Photo credit: Scott Audette
Welcome back, everybody! After 250+ days, we’ve finally got new Capitals hockey to watch and kinda enjoy. I say kinda because these Capitals, whom those not dissuaded by cliché might call the new-look Caps, didn’t have their act together on Saturday. Opening the season in Tampa, the Capitals had troubles with even-strength offense and all kinds of special-teams stuff.
Eric Brewer scored the first anti-Caps goal of the year with an outside shot that caught Holtby screened by his own defenders. Joel Ward tied it up with a first-period powerplay goal assisted by Tom “Iron Groin” Poti. That tie was shortlived, as Vincent Lecavalier exploited a defensive breakdown by Holtby & co. to score an easy one.
Joel Ward recorded a second goal to tie the game early in the second period, but Martin St. Louis restored the Tampa lead with a powerplay sweep-in a few minutes later. Wojtek Wolski ingratiated himself to Caps fans with a crucial four-on-four goal late in the second, knocking a rebound past Anders Lindbäck.
Martin St. Louis got his second of the night, a heartbreaking shot from outside during a third-period 5 on 3. Cory Conacher scored the first goal of his career, also the night’s proverbial dagger, on a 3-on-1 breakaway. Ryan Malone scored on the powerplay to make it painfully obvious that the Caps were gonna lose.
Bolts beat Caps 6-3.
Photo credit: Chris Gordon
Since the Caps last played hockey– sometime during the Medieval Warm Period, they’ve lost a few guys. Alex Semin left via free agency for Carolina, Mike Knuble returned to the exotic beauty of Michigan, Tomas Vokoun made a pit stop in Breezewood before heading up to Pittsburgh, and Dennis Wideman got such a ludicrous and undeserved payday in Calgary that you’d think he had left congress to start lobbying for the MPAA.
You’re gonna see some new faces on Saturday night, so here’s a quick refresher on the additions the Capitals made just before the lockout sucked the last ounce of joy out of the universe.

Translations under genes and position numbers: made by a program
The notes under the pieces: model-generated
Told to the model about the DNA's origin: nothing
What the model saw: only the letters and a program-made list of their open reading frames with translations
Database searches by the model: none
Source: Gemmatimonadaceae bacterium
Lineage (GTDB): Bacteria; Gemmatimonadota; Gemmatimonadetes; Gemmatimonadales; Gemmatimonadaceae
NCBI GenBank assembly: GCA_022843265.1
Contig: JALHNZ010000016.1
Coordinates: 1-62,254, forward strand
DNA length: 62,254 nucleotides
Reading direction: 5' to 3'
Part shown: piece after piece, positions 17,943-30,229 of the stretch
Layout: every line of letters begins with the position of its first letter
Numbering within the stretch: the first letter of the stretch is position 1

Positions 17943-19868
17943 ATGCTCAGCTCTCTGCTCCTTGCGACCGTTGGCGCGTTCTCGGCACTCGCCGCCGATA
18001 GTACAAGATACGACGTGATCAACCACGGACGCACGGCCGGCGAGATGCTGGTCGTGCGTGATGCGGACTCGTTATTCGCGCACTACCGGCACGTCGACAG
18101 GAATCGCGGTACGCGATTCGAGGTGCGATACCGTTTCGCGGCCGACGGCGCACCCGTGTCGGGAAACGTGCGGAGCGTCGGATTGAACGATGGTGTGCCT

No big. Anyone can score on a Philly goaltender.
Robert Vollman of Hockey Prospectus called the Washington Capitals’ new forward Wojtek Wolski enigmatic. Heaven help us; that whole thing is supposed to be over. But here we are: dealing with an all-new, all-Polish, puzzling player.
Wolski earned between $2.5M and $4M over the last four seasons, but his deal with the Caps is for just $600,00. This could either be an epic bargain on a top-six forward or a waste of time and money. I’m not sure yet what we can expect from him next season, but maybe we can figure it out together.
Photo credit: Christian Petersen
The Capitals have signed left winger Wojtek Wolski to a one-year deal worth $600,000. Wolski played for the New York Rangers last season, and is known as player with a great deal of offensive upside who has a reputation for off nights and careless play. At his best, he’s a twenty-goal scorer. At worst, he could find himself in the press box for a good part of the year. For a player signed at just $100,000 over league minimum, Wolski is a low risk signing with potentially high reward.
Photo credit: Bruce Bennett
In Washington’s 5-4 victory over the New York Islanders on Tuesday, Dale Hunter went with Matt Hendricks in the fourth round of the shootout. That decision paid off. Hendricks, a gritty, fourth-line player who’s known more for his fists than his goal-scoring ability, faked a shot, deked a few times, and then deftly deposited the puck on his backhand into an empty net. No big.
“I don’t like to talk about it too often,” a bashful Hendricks told the media immediately after the game. “I made a move, and fortunately I beat him. [Nabokov’s] a good goalie.”
In his three seasons in the NHL, Hendy is a surprising 5 for 9 in the gimmick (2 for 3 in 2011-12, 2 for 4 in 2010-11, and 1 for 2 with Colorado Avalanche in 2009-10). His shootout goals have been featured in SportCenter’s Top Ten Lists and teammate Karl Alzner has referred to him as the team’s “secret weapon.”
But where did these Moves Like Jagger come from?
Russian Machine Never Breaks is not associated with the Washington Capitals; Monumental Sports, the NHL, or its properties. Not even a little bit.
All original content on russianmachineneverbreaks.com is licensed under Creative Commons Attribution-NonCommercial-ShareAlike 3.0 Unported (CC BY-NC-SA 3.0)– unless otherwise stated or superseded by another license. You are free to share, copy, and remix this content so long as it is attributed, done for noncommercial purposes, and done so under a license similar to this one.